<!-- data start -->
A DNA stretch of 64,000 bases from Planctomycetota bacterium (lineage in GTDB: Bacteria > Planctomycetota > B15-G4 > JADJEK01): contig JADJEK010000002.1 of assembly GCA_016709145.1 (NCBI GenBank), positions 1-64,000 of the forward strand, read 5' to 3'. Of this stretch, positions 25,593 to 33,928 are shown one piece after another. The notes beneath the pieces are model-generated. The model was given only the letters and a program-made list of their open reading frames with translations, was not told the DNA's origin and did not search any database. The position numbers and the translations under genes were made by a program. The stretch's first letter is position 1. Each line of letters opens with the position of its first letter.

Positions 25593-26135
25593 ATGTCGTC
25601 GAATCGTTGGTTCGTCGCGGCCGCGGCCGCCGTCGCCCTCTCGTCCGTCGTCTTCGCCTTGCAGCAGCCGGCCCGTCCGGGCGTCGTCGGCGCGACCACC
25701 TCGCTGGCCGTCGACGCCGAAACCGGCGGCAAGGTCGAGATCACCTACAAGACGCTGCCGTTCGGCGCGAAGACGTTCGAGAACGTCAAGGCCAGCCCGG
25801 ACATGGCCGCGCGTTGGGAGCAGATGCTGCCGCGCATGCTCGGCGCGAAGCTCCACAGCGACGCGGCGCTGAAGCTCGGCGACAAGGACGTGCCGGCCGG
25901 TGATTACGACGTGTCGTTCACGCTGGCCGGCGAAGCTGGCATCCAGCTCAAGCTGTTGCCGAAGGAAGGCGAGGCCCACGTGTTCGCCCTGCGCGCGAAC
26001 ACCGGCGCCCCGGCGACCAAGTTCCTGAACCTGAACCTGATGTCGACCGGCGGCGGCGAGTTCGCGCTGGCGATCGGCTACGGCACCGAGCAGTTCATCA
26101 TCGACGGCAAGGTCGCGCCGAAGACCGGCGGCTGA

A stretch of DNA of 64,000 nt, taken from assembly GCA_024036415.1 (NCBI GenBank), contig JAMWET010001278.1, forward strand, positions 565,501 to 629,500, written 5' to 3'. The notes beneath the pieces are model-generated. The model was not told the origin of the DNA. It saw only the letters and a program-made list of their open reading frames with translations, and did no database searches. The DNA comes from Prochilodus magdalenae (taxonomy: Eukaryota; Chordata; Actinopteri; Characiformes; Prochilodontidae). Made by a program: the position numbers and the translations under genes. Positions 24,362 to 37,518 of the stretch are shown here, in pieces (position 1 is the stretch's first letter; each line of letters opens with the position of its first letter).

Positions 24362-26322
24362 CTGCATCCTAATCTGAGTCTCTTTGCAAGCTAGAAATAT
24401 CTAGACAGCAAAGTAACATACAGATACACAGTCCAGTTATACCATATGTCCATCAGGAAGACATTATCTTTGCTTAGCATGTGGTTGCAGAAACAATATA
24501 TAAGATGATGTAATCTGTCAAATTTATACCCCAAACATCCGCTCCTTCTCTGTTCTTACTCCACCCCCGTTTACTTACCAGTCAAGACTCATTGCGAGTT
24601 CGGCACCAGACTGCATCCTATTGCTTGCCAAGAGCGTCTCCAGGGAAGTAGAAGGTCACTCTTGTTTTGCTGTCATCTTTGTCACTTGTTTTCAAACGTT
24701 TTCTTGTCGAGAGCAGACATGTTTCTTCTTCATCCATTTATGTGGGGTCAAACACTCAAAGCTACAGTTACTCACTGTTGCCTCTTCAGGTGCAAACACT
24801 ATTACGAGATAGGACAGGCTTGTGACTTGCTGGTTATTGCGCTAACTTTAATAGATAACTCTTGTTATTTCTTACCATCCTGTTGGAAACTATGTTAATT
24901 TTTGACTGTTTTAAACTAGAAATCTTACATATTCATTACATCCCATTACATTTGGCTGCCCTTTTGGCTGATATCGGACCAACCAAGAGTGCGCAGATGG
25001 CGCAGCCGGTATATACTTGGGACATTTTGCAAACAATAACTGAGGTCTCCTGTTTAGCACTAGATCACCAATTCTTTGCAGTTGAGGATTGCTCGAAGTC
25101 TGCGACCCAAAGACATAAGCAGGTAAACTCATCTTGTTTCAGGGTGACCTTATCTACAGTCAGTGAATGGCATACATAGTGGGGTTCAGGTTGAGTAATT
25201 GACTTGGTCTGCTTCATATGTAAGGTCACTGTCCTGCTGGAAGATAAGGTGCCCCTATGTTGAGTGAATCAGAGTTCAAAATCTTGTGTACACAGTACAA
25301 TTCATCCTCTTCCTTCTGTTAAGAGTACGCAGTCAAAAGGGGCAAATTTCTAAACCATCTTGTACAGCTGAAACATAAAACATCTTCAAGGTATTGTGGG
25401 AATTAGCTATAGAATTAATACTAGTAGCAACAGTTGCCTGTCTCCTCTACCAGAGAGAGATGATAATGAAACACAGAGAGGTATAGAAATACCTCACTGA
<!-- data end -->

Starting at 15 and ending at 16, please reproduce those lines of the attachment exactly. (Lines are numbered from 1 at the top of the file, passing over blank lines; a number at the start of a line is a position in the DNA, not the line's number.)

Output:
24601 CGGCACCAGACTGCATCCTATTGCTTGCCAAGAGCGTCTCCAGGGAAGTAGAAGGTCACTCTTGTTTTGCTGTCATCTTTGTCACTTGTTTTCAAACGTT
24701 TTCTTGTCGAGAGCAGACATGTTTCTTCTTCATCCATTTATGTGGGGTCAAACACTCAAAGCTACAGTTACTCACTGTTGCCTCTTCAGGTGCAAACACT